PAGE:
This was our introduction to a person who is the closest thing to a mother or a sister or a friend you could wish for in going to someone's place to eat. Brigitte sat at our table and discussed what we would like. Soon we received 100 % home cooked meals, including fries from hand cut potatoes and salad with bleu cheese dressing containing large chunks of bleu cheese.

Brigitte suggested we could go set up our tent, and return for dessert. She would just keep our tab running.

Meanwhile some other customers had appeared, and the room took on a much more family aspect. We answered the UQs for a couple who turned out to be Dick and Debbie. They have invited us out to their ranch tomorrow for breakfast. In so doing they had to explain to Brigitte, who otherwise would have of course been in charge of it!

Dodie and Brigitte
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Brigitte holding forth at true family restaurant
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Brigitte says that many cyclists come through this way in a season. We can certainly recommend her place to anyone who follows us. Also, she has good wifi and that is why you are reading this now!

Here are our photos from today, in chronological order. Sorry, no time tonight to sort or caption them!

Blogging HQ in Lincoln.
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The Lincoln area features giant Ponderosa Pines. This is one of many on the grounds of our motel.
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Misty morning departure
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Dodie is not fond of grizzlies.
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Boo!
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One would be enough
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Lewis and Clark swarmed all over this place, and their name is on everything
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Beautiful roadside lake
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Where is that darn Pass?
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Roadside stream
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Many more of these on this road than any other
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OK cocky guy, let's see you come back in Winter
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The road to the Divide
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Dodie beetles up the Pass, no problem!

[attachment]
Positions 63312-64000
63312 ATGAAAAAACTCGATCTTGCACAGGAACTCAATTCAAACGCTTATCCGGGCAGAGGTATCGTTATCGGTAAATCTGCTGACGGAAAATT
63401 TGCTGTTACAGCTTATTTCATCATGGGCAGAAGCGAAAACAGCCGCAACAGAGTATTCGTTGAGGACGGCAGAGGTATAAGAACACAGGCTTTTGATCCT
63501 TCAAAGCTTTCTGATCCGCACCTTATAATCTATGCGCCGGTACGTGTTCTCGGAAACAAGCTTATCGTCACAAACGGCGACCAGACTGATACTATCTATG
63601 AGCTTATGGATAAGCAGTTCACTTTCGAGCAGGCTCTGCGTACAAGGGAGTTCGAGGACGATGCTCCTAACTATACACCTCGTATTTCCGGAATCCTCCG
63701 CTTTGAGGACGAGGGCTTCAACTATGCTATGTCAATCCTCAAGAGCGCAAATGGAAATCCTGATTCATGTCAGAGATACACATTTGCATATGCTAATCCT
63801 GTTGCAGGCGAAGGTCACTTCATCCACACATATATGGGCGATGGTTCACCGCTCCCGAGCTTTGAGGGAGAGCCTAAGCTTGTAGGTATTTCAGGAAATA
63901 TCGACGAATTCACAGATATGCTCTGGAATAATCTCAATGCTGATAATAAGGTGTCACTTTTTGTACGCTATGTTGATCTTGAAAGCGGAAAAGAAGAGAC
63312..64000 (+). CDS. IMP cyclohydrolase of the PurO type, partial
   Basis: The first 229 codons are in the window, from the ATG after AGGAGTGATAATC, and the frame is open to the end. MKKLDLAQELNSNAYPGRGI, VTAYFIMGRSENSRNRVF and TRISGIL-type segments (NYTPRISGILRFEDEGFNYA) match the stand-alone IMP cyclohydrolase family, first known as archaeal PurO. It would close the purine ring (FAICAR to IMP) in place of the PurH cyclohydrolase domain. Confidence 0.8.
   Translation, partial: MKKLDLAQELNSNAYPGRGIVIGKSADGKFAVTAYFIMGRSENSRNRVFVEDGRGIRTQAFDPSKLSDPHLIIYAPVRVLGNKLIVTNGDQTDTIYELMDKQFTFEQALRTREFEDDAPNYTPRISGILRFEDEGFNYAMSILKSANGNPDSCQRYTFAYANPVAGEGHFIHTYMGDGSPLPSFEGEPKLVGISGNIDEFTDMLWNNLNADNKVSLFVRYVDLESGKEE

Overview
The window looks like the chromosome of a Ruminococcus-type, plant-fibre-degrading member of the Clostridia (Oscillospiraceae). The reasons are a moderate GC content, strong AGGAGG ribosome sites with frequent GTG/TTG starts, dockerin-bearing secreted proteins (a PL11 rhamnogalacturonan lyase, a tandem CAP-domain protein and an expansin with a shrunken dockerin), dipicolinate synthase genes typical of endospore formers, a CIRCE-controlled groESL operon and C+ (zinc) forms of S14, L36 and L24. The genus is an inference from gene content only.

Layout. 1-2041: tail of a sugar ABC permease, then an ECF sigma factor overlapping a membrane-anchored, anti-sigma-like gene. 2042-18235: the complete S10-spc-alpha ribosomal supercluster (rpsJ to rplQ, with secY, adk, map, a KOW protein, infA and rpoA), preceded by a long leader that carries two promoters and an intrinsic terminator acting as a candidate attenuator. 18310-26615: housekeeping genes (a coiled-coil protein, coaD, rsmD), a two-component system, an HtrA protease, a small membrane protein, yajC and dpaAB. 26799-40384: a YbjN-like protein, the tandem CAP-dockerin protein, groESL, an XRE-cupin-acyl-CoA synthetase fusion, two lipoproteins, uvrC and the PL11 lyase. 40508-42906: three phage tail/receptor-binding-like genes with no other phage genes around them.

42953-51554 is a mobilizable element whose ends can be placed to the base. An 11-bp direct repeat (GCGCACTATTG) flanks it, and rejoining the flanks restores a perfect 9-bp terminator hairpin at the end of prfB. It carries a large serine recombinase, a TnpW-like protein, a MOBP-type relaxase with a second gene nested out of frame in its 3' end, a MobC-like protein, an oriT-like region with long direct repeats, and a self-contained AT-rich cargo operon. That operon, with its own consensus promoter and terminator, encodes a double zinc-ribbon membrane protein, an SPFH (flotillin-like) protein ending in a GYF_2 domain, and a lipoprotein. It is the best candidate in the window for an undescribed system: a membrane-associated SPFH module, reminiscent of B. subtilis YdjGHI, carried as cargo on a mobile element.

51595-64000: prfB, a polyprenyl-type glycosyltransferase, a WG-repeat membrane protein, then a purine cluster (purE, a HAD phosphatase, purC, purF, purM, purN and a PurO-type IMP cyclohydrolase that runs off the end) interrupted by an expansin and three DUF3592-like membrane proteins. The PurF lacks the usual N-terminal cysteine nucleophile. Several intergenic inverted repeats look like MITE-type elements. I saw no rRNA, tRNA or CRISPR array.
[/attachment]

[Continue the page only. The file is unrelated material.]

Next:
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We made it!
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Scenic rock at the top.
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The way down
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Look back up at the road
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More down, on the back side of the Pass
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See the house on top. Commute to work time could be unreasonable.
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Classic Western Montana landscape will soon be behind us
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New scenic vistas on the east side
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Looking back at mountains, and back down a darn hill.
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The mountains behind
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More mountains behind
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Mountains and road behind
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How about this house and location?
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Cows and hills
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Riverside (Dearborn R.) trees
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Lunch spot by the Dearborn. Rafters will float it to the Missouri
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Serious rafting gear
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One person will handle this one
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Riverside scene
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Another shot of mountains and hills behind
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Hard to depict how steep a road is, but this was steep
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Eight or more long rollers stand between us and any flatlands. These are steep!
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Buttes replace mountains
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More lovely scenes on the East side
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Approaching more agricultural area - Simms
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RV site in Simms
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Sunset on Phase I of our trip
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The Inn at Simms
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Today's ride: 93 km (58 miles)
Total: 1,895 km (1,177 miles)